Shaping the Future of the Drone Industry

08/02/2016

Editor at Skyward

Lately, we’ve talked a lot about how Part 107 will lower the barrier to entry for businesses that want to use drones to innovate. According to some industry estimates, Part 107 could lead to more than $82 billion for the U.S. economy and create more than 100,000 new jobs over the next 10 years.

Big things are happening in aviation, and the entire industry has a lot to learn.

That’s why our CEO, Jonathan Evans, is at the White House today for the first-ever Workshop on Drones and the Future of Aviation, hosted by the White House Office of Science and Technology Policy (OSTP). You can follow the live stream here

Jonathan-Evans-Web“It’s happening right now—2016 is the year that drones become tools, not toys,” Jonathan said. “I’m meeting with industry and government leaders to discuss what that means and the infrastructure we need to stay safe and innovate.”

Jonathan joins other drone industry leaders, as well as experts from government and academia, to discuss the implications of commercial drones, including issues related to airspace integration; the potential of unmanned aircraft to enable high-impact research, create new jobs and industries, save lives, and improve the way government agencies and companies do business; and ways to further address safety, security, and privacy.

As president of the Global UAS Traffic Management Association, Jonathan is at the forefront of safely integrating drones into the airspace, and as a former military and civilian helicopter pilot, he understands how crucial airspace safety is. (That’s why our Drone Airspace Map is so central to the Skyward operations management platform, and why it’s validated by a team of geospatial experts.)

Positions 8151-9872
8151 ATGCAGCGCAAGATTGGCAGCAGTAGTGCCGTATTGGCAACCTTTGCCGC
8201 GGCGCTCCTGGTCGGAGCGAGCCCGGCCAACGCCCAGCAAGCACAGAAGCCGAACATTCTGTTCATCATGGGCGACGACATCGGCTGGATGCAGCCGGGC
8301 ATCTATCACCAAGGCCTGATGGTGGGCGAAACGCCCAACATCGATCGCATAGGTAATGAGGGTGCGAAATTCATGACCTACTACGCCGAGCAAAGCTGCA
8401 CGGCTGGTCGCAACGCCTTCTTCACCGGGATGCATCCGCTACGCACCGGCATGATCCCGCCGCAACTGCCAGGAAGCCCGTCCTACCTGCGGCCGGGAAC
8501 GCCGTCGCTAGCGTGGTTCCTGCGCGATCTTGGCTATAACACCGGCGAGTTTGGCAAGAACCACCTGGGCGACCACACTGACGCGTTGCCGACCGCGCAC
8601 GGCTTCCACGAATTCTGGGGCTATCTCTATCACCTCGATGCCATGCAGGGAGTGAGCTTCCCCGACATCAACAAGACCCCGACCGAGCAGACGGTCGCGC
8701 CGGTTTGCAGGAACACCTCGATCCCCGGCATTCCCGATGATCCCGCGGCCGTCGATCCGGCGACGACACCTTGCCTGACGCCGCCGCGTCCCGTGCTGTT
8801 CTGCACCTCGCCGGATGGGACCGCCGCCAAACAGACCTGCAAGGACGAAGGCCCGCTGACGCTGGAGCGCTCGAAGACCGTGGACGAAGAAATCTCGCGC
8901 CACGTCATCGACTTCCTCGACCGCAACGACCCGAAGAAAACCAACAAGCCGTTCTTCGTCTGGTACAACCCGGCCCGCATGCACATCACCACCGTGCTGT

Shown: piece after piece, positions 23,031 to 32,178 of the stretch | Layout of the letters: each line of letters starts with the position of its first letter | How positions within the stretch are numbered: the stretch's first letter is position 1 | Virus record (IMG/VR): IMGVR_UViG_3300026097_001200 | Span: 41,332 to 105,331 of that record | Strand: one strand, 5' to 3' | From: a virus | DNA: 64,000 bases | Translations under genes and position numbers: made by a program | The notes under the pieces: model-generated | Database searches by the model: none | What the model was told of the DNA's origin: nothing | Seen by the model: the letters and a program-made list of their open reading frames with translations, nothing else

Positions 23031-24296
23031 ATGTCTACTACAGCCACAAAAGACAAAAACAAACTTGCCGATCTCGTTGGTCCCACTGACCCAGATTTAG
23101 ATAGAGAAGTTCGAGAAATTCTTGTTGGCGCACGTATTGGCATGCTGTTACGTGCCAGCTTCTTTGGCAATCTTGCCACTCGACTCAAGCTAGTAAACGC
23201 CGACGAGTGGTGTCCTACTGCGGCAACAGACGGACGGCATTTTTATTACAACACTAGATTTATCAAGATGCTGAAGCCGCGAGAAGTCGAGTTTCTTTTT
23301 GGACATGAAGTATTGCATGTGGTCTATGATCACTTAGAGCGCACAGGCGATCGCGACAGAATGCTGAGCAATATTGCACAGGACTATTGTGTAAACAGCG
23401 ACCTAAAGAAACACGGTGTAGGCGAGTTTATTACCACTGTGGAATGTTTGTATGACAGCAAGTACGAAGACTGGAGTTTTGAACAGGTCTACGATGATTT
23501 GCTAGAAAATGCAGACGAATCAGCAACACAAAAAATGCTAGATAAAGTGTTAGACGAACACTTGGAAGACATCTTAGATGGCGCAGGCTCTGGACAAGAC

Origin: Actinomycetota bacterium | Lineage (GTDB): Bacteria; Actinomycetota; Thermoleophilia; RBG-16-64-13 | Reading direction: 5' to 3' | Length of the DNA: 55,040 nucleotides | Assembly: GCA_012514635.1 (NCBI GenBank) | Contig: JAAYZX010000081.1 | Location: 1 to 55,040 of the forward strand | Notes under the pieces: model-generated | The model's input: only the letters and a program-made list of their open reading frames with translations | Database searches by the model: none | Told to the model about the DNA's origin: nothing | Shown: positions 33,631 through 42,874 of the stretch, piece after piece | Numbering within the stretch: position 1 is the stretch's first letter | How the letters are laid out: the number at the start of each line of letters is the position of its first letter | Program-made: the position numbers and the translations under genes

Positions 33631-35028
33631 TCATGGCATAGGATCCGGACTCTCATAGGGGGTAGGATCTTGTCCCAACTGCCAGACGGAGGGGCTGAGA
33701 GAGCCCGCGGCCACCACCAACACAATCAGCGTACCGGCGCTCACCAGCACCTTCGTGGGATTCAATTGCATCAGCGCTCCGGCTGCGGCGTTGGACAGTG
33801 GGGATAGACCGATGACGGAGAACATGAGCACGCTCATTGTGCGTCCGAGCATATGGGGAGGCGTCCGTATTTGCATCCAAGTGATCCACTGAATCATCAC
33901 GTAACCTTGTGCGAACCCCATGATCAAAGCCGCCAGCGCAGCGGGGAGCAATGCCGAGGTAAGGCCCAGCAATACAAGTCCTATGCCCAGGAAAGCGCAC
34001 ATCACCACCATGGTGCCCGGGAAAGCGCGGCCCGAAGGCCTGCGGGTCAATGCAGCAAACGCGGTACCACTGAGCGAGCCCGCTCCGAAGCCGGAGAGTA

But Jonathan’s real passion lies in the untapped potential for drones, the applications that haven’t even been thought of yet.

“Every day, I learn that one of our clients is using drones in some new, creative way,” he said.

“Now that drones have enabled aviation to become digital and democratized, we’re seeing innovators and entrepreneurs make use of the technology in ways we never anticipated,” he said. “They’re solving problems that will change all of our lives. To me, it’s crucial that we develop an environment that encourages this type of problem-solving, while always prioritizing airspace safety.”

Take AirVu, one of our very first customers. What began as a real estate photography business focusing on luxury vacation rentals has now developed an expertise in prison surveillance. It’s going so well that during training—before the program was even live–an AirVu drone intercepted a load of drugs being snuck into a prison, an event recently profiled by Newsweek.

The New York Times recently featured our client Talon Aerolytics, a Georgia-based company that employs 90% veterans, uses drones to inspect thousands of cellular towers throughout the United States. They’ve achieved a pace that would have been unthinkable just a few years ago, reducing the total inspection time of a single tower from months to days.

Recently, we integrated with senseFly, which manufactures high-end surveying and mapping drones. senseFly aircraft were the first to map the Matterhorn! But recently we learned about a life-changing project using senseFly aircraft: the government of Tanzania has partnered with senseFly pilots to create predictive flood maps in populated areas and help farmers prove land ownership.